In what circumstances, if at all, should we respect a child's wishes? In this essay I plan to explore a number of areas which I feel it necessary to have an understanding of before finally being able to answer the question. I will start with a definition of autonomy and examine when, if at all, a child becomes autonomous. I will then put forward the arguments for paternalism and discuss a child's rights to self-determination. I will conclude by looking at UK law with regard to respecting the wishes of a child.
Before answering the question, I think it important to explore the meaning of the term "ÃÂchild' and when, if ever, does a child become capable of making autonomous decisions and choices? Although there are many schools of thought about what being autonomous actually means it can largely be boiled down to having the capacity to be self-determining and capable of having self-rule.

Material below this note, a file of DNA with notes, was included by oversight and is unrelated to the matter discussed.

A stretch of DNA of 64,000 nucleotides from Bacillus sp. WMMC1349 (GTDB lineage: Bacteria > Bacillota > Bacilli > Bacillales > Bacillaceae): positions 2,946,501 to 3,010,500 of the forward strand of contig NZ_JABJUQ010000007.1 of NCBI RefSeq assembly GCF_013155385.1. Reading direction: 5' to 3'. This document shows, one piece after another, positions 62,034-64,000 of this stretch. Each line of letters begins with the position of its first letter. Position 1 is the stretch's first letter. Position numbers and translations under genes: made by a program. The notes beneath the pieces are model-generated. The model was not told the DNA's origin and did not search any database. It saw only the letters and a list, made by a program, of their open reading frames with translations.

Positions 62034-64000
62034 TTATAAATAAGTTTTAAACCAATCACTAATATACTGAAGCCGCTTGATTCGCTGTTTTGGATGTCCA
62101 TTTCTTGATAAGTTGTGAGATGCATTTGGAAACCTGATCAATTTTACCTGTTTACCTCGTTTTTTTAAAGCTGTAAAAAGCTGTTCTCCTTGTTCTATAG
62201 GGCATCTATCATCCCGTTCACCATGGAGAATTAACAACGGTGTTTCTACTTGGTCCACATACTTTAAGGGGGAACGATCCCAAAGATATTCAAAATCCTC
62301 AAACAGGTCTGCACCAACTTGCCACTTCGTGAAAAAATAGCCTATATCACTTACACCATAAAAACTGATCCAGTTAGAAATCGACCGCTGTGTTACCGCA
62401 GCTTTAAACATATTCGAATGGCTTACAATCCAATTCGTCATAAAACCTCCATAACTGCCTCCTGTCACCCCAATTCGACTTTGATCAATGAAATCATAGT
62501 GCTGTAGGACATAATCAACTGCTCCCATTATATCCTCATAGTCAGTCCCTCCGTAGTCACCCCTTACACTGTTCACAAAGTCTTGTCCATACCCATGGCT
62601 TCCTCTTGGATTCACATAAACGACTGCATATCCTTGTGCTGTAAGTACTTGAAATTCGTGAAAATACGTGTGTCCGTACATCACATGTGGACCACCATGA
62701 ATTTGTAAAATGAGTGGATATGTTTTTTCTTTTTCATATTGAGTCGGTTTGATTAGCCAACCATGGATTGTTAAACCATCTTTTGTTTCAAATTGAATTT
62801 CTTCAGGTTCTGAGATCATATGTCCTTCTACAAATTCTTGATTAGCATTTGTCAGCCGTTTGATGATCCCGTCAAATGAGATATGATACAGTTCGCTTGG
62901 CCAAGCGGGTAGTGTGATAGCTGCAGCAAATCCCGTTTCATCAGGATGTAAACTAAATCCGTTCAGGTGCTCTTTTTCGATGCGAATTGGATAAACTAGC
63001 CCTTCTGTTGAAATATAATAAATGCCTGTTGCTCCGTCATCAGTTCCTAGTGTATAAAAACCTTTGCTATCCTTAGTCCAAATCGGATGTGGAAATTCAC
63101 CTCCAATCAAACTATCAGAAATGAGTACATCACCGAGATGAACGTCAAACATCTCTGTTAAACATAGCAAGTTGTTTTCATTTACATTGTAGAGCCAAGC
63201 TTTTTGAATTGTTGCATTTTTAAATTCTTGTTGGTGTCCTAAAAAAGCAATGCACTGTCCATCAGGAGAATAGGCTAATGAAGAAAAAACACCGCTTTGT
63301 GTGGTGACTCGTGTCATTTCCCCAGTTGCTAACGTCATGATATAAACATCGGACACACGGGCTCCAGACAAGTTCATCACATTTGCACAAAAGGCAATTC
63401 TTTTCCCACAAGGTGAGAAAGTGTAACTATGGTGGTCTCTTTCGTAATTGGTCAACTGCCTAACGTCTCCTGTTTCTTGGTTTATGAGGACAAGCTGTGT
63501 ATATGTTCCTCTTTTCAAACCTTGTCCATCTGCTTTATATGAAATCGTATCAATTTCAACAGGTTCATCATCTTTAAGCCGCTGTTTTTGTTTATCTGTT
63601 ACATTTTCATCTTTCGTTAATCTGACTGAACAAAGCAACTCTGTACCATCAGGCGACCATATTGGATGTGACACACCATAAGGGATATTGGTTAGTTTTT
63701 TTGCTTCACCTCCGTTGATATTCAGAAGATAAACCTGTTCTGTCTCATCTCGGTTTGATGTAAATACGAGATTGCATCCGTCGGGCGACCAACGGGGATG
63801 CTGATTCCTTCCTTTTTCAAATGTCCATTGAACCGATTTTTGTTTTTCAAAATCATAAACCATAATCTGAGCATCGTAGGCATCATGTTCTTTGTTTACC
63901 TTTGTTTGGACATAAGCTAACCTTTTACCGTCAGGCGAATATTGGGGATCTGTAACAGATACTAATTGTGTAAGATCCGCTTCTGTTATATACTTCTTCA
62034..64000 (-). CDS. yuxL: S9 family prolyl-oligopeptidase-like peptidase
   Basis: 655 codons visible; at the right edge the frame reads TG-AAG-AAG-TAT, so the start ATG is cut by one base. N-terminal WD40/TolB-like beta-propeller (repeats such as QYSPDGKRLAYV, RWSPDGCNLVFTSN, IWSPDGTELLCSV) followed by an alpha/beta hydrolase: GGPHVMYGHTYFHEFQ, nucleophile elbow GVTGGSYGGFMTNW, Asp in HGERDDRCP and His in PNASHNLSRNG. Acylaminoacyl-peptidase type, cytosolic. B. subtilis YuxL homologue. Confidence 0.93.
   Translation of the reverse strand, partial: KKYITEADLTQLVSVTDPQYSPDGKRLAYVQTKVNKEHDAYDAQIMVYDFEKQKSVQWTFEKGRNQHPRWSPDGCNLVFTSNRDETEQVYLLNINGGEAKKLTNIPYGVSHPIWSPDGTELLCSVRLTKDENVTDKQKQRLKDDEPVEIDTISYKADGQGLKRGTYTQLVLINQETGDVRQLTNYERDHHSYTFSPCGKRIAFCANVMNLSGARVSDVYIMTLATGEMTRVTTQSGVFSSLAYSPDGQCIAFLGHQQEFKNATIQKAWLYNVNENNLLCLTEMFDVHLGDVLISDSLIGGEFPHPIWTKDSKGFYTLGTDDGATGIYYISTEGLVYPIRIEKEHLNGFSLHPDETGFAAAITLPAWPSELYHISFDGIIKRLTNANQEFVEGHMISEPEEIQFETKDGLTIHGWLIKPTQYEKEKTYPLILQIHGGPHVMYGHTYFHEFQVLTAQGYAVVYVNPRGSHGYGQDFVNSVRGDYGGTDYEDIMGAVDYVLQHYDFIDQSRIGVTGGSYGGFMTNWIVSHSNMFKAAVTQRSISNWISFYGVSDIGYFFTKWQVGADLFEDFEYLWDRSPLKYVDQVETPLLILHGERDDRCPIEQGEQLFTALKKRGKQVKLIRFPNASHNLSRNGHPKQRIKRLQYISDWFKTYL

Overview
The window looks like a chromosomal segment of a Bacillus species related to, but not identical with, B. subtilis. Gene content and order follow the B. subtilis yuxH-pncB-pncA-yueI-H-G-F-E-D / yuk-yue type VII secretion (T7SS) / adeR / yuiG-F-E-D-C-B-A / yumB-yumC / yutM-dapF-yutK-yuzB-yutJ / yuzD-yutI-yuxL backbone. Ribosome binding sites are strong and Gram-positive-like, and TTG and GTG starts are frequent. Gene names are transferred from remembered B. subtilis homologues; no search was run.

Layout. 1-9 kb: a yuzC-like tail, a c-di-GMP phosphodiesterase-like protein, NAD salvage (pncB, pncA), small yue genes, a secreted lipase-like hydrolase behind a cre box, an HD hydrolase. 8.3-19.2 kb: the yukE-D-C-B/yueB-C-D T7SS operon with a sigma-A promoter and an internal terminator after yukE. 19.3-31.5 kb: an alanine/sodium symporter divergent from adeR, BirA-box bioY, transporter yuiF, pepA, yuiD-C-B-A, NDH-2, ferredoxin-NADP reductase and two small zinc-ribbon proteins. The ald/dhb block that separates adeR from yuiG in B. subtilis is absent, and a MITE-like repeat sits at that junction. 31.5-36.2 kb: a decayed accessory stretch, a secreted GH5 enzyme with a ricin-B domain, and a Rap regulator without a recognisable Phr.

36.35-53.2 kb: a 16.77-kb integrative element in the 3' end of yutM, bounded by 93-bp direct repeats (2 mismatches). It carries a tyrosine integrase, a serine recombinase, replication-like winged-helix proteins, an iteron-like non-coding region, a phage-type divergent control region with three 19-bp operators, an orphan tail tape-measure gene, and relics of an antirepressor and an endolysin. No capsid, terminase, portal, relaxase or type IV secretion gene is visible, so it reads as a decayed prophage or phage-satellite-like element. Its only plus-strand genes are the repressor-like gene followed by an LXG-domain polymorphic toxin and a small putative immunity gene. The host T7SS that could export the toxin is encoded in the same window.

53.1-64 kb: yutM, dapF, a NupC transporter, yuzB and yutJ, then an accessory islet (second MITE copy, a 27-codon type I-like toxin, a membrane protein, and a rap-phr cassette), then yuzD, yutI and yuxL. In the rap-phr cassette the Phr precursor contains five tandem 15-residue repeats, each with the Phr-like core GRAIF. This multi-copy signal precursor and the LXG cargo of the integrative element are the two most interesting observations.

In order to be completely autonomous one would need to have the following things: ÃÂÃÂ· The capacity to reason and reflect "ÃÂ rationality, intelligence and perhaps also information.
ÃÂÃÂ· The capacity to make one's desires "ÃÂline up' with the outcomes of ones reflections.
ÃÂÃÂ· Freedom from "ÃÂdistorting' or "ÃÂcontrolling' influences (Eve Garrard, 2000) According to the above definition, I feel that some adults' ability to be autonomous is as much at question as that of a child. Take for example an adult with metal health problems or mental impairment, or those addicted to or under the influence of mind-altering substances. I would suggest that whether they are a child or not, they are not fully able to stand back and reflect upon their choices and thus there level of autonomy is limited.
Another problem to take account of when considering whether or not a child can...